Concept: A list of some Best Practices for Windows PowerShell.


PowerShell Best Practice #1: Use full cmdlet name (not alias)

PowerShell Best Practice #2: Use named parameter (not positional and partial parameter)

PowerShell Best Practice #3: Avoid Write-Host

PowerShell Best Practice #4: Use CIM cmdlet (not WMI cmdlet)

PowerShell Best Practice #5: Avoid excessive and useless inline comments

PowerShell Best Practice #6: Use singular noun (not plural noun)

PowerShell Best Practice #7: Use approved verb (not unapproved verb)

PowerShell Best Practice #8: Use WhatIf and Confirm parameters

PowerShell Best Practice #9: Use custom folding regions

PowerShell Best Practice #10: Avoid empty Catch block

PowerShell Best Practice #11: Use Set-StrictMode

PowerShell Best Practice #12: Avoid Out-Null

PowerShell Best Practice #13: Avoid double quotes in strings if not necessary

PowerShell Best Practice #14: Specify the extension for applications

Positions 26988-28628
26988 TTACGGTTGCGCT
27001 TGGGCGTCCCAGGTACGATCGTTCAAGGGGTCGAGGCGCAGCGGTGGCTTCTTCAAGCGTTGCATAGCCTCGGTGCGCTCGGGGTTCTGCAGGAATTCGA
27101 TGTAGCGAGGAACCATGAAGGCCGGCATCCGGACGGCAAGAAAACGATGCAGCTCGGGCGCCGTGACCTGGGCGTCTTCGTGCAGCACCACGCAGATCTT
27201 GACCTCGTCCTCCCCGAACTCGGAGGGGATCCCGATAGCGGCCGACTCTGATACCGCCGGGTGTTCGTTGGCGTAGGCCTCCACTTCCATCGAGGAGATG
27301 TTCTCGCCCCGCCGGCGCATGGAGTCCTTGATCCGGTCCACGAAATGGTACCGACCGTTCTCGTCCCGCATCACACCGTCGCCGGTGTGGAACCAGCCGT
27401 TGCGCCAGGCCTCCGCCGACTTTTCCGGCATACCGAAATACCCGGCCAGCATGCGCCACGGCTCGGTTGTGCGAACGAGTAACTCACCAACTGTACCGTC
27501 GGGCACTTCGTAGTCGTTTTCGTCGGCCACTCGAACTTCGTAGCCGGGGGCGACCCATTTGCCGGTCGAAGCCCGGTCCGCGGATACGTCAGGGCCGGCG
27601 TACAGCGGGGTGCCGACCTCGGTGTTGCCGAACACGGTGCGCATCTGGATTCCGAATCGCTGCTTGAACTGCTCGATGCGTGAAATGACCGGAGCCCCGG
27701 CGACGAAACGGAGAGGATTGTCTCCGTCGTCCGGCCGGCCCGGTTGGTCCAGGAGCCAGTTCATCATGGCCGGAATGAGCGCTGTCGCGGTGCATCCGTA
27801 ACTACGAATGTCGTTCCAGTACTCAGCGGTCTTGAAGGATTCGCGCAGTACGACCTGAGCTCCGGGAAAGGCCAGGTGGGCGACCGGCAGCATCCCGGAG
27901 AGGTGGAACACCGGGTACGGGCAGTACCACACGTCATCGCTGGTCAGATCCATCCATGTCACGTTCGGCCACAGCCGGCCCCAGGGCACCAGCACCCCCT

PowerShell Best Practice #15: Execute scripts with -NoProfile parameter

PowerShell Best Practice #16: Update the help

PowerShell Best Practice #17: Use the same parameter name than the native one

PowerShell Best Practice #18: Don’t use Notepad as a script editor

PowerShell Best Practice #19: Check parameters with PSBoundParameters

PowerShell Best Practice #20: Use full key name for calculated properties

PowerShell Best Practice #21: Use #Requires statement

PowerShell Best Practice #22: Use a parameter alias for backwards compatibility

PowerShell Best Practice #23: Avoid the horizontal scrolling (too long one-liners commands)

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